New Jersey Senator Introduces Bill to Allow Infusion of Foreign Capital to Benefit Commercial Real Estate
June 20, 2013
Noting the trillions of dollars of loans tied to commercial real estate set to come due in the next few years, Senators Robert Menendez (D-NJ) and Mike Enzi (R-WY) proposed a bill to loosen the rules currently in place that serve to discourage foreign investment in U.S. commercial real estate property. The bill, if it passes, would help numerous commercial real estate property owners avoid foreclosure.
Before 1981, foreign persons and corporations generally paid no U.S. tax on sales of commercial real estate in this country. In 1980, Congress passed the Foreign Investment in Real Property Tax Act (FIRPTA) to change that. Under the new law, all persons, foreign or domestic, had to pay U.S. income taxes on dispositions of real estate in the U.S. The statute exempted foreign investors owning less than 5 percent of the stock of a real estate investment trust (REIT.) The Real Estate Investment and Jobs Act, would increase the amount of REIT stock a foreign investor could own without triggering the tax, from 5 percent to 10 percent.
In a press release, Menendez stated that the proposed law would ease the current rules that “freeze out” foreign investors “by imposing an arbitrary withholding tax on the gains realized by overseas capital invested in domestic properties.” The Senator’s press release also pointed out that some $2 trillion in loans held by thrifts, banks and insurance companies, along with mortgage-backed securities, will mature in the next half-decade.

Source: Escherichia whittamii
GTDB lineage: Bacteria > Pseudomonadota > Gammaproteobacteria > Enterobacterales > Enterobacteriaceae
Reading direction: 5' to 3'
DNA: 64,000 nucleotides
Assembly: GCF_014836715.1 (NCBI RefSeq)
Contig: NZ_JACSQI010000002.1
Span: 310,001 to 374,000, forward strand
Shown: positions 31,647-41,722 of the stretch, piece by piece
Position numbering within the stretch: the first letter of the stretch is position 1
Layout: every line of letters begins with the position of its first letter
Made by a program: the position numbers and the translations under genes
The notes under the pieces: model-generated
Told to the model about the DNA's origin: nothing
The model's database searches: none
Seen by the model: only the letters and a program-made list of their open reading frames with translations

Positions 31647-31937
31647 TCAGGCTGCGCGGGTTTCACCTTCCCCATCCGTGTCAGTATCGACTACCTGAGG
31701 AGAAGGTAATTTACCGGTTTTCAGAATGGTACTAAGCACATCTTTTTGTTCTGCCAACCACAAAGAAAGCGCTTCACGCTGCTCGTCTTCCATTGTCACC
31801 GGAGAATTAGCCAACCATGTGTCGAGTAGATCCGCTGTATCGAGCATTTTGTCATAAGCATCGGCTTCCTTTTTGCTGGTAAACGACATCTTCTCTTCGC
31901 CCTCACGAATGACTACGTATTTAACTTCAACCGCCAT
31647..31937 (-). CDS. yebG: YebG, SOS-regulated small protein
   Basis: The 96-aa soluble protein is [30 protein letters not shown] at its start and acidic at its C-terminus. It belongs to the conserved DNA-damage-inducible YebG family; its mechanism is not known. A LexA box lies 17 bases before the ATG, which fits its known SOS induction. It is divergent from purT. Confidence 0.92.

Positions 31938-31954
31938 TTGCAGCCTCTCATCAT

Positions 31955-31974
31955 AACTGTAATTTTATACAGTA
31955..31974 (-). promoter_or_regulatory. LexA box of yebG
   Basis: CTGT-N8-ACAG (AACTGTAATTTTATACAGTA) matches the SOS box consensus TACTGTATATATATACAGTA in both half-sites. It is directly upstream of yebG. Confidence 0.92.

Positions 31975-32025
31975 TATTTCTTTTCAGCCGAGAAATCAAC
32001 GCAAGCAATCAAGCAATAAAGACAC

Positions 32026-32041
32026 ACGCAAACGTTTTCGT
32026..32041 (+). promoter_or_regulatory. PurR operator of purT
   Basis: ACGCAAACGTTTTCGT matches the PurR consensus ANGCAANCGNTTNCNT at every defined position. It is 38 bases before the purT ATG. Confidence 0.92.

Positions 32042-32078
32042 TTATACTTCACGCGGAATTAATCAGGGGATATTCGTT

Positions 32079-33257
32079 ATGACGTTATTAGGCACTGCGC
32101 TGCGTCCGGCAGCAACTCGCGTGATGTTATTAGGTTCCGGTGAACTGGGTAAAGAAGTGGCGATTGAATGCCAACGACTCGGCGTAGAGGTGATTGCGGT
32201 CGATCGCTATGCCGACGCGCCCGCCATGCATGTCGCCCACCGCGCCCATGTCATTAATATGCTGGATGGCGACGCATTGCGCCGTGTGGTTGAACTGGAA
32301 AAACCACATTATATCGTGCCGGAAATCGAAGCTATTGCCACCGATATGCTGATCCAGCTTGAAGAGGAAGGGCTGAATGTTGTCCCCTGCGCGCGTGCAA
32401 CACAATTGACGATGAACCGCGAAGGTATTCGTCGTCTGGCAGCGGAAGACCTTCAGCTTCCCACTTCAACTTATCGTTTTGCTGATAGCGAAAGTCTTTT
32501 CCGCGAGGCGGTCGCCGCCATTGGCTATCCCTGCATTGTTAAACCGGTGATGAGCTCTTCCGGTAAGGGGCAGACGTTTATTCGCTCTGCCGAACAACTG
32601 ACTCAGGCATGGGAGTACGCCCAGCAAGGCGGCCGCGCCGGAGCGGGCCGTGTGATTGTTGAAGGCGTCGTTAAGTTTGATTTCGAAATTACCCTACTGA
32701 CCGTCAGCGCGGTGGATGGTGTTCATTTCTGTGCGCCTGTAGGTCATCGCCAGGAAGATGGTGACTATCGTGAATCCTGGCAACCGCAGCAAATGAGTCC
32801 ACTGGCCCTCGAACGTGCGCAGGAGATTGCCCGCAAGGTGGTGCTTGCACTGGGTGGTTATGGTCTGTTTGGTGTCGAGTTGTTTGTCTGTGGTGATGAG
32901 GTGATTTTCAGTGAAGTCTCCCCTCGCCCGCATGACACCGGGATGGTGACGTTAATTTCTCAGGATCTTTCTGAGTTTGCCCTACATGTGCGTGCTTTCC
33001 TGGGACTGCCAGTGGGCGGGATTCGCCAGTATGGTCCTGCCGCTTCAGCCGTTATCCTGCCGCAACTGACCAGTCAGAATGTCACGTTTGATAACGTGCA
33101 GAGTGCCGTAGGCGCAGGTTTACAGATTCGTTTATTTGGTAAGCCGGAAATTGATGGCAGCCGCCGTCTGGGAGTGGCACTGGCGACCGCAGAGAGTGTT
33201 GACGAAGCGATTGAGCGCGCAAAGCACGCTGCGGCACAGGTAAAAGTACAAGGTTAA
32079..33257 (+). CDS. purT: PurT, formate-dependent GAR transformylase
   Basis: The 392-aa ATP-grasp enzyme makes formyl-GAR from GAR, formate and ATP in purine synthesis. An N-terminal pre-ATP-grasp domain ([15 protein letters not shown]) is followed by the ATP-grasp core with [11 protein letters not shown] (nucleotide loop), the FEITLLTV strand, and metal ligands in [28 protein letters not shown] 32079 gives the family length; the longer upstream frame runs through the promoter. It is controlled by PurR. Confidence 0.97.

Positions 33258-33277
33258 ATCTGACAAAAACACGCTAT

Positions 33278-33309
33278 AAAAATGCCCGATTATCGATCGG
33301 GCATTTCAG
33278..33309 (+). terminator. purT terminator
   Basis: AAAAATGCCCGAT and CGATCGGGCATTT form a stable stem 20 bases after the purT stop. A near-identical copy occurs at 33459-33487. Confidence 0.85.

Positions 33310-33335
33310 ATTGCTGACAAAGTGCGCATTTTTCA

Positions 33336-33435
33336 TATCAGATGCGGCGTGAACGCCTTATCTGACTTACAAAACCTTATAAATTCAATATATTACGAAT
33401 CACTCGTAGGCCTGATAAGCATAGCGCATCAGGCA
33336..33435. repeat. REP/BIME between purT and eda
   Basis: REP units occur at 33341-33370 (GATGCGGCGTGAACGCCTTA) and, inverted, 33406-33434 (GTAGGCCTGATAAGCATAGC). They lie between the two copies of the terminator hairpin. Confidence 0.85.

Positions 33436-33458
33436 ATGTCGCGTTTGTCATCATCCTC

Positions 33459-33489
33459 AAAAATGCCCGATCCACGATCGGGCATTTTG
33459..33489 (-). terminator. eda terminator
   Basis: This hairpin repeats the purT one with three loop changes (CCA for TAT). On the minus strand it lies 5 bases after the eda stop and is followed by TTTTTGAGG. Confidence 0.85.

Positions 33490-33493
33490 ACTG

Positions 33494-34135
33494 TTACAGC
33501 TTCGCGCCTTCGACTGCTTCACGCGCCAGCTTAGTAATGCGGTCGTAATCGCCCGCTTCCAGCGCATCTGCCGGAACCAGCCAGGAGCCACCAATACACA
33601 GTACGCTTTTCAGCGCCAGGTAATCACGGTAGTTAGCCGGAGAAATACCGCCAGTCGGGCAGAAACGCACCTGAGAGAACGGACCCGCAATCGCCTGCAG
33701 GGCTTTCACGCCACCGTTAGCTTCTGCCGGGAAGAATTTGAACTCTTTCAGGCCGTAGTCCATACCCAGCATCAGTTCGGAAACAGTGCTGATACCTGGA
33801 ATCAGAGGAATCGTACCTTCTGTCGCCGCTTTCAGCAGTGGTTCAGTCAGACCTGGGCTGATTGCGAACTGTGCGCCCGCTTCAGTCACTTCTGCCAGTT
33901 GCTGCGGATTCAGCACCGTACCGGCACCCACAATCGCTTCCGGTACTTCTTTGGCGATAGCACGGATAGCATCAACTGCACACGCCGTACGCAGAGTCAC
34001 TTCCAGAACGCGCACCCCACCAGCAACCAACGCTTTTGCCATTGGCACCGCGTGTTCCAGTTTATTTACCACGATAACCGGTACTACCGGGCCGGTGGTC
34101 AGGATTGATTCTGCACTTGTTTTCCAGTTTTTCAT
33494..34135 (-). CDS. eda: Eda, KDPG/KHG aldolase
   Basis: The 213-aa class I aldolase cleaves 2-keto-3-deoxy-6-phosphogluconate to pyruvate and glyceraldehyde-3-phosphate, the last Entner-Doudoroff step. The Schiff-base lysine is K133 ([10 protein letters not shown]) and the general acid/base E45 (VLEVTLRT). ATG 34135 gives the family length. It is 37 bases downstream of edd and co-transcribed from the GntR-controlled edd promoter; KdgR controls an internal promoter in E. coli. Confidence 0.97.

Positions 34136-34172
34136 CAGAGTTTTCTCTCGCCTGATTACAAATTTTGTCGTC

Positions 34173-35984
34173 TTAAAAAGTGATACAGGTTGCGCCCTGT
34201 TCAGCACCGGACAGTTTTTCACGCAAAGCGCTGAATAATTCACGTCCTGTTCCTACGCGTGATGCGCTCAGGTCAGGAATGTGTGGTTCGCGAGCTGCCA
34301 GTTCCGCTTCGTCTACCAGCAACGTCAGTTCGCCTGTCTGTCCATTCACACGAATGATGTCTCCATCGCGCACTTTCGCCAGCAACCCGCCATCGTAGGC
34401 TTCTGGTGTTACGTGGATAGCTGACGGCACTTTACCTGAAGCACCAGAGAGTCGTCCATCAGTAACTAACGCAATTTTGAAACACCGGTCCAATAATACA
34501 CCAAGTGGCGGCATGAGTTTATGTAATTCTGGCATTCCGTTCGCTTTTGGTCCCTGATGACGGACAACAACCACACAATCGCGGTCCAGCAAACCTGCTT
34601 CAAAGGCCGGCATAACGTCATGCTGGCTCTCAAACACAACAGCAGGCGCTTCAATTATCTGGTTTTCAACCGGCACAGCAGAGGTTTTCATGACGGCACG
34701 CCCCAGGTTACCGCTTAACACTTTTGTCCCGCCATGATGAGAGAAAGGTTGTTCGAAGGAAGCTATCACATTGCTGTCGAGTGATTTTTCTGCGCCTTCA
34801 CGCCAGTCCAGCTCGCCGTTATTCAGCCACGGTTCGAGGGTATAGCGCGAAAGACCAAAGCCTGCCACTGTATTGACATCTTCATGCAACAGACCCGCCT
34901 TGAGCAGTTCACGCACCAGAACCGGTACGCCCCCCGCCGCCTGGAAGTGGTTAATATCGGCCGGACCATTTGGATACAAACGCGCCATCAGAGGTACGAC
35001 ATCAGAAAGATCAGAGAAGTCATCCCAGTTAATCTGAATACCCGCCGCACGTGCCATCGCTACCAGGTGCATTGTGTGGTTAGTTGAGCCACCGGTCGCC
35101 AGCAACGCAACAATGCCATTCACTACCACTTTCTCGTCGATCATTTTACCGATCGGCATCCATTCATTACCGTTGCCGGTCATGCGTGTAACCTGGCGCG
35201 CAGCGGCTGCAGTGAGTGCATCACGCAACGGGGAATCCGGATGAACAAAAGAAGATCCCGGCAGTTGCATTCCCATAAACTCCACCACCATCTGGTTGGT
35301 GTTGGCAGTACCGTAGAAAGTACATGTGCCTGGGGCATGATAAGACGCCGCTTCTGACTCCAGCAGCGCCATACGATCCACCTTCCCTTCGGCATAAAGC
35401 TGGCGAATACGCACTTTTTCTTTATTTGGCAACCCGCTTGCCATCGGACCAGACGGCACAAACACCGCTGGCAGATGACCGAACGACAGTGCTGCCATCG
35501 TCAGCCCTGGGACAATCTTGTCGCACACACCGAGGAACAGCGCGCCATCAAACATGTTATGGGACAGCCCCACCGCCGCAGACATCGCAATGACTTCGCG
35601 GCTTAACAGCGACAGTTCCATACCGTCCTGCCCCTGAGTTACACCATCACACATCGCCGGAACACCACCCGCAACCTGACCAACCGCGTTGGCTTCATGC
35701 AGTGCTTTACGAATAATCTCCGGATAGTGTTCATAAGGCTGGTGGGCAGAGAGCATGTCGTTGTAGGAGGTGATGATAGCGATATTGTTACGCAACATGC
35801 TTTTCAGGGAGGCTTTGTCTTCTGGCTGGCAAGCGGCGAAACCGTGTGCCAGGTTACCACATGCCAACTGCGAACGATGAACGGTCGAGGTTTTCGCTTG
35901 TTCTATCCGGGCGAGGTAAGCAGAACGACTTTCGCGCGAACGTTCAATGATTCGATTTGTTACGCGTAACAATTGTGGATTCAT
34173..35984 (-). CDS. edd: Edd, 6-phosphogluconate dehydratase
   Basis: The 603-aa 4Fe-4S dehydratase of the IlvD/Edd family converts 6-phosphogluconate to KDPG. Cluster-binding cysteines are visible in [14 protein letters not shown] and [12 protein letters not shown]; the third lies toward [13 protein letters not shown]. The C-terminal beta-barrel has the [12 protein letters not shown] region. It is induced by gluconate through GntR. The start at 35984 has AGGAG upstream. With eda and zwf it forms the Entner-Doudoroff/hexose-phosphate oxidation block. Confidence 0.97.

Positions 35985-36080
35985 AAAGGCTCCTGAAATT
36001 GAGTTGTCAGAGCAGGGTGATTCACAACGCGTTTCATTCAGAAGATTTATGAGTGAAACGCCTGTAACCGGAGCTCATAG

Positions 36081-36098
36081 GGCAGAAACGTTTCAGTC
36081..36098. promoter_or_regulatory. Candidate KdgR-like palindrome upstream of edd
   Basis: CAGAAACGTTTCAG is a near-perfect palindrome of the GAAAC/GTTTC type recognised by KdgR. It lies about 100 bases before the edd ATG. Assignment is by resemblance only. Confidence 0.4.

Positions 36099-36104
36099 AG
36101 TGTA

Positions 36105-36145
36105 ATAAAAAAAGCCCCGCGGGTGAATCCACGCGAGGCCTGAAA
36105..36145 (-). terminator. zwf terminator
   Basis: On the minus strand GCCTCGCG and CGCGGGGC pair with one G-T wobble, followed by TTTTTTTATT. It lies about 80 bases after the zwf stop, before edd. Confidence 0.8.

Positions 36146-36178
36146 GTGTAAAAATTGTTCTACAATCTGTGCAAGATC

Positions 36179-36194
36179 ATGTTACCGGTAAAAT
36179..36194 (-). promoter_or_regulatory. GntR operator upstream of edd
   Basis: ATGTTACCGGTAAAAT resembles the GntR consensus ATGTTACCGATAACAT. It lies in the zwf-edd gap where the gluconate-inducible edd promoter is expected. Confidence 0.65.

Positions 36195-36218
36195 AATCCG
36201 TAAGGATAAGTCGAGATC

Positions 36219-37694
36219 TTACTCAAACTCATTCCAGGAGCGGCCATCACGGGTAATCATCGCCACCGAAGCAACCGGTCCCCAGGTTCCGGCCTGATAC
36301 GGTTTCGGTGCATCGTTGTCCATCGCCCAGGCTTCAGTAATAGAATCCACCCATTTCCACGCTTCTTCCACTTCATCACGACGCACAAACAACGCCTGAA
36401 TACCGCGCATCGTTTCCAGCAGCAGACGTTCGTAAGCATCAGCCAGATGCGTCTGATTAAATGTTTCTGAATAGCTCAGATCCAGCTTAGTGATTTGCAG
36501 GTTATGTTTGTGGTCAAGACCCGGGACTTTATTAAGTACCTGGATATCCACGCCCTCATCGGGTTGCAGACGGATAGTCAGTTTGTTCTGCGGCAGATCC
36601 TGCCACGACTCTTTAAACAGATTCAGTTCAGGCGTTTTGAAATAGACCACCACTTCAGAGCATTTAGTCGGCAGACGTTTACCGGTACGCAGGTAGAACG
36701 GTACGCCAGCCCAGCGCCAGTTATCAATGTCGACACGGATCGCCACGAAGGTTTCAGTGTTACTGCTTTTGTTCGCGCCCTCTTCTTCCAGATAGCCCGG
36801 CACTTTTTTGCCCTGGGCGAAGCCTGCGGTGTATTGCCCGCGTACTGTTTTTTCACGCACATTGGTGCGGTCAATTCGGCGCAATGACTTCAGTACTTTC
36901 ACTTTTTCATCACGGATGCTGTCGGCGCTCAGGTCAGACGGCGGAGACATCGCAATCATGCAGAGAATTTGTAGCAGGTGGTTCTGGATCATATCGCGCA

Menendez predicted potentially dire ramifications if Congress fails to reform FIRPTA’s rules. The Senator stated that if commercial real estate owners cannot find alternate sources of funding, including foreign investors, hundreds of billions of dollars of these debts could go into default, leading to a new wave of mass foreclosures, along with the collateral effects of significantly decreased property values and substantial constriction of capital available.
The law also reflects needed reform in the 21st Century global economy, according to the Senator. “[W]e are still living by rules which penalize overseas investors for investing in U.S. real estate at a time when their capital is sorely needed.” Additionally, the FIRPTA discourages foreign investors from entering the U.S. real estate in a way unlike the rules pertaining to all other classes of investments.
“[C]ommercial real estate properties throughout the nation are confronting an equity crisis that we must address. By increasing investment in commercial real estate, we can create American jobs and generate a need to build up surrounding infrastructure, including new sidewalks, roads and light rail projects. That’s the kind of positive chain reaction our economy needs,” Menendez stated.
As investors, both foreign and domestic, consider entering or expanding their presence in the commercial real estate market in New Jersey, they should take care to follow closely the tax rules pertaining to commercial property, in order to ensure compliance and maintain and up-to-date strategy. For the finest in advice, consult the New Jersey real estate attorneys at Samuel C. Berger, P.C. Our attorneys can help you address the changing rules and laws to ensure to maximize the benefit to you. Contact us online or call (201) 587-1500 or (212) 380-8117.
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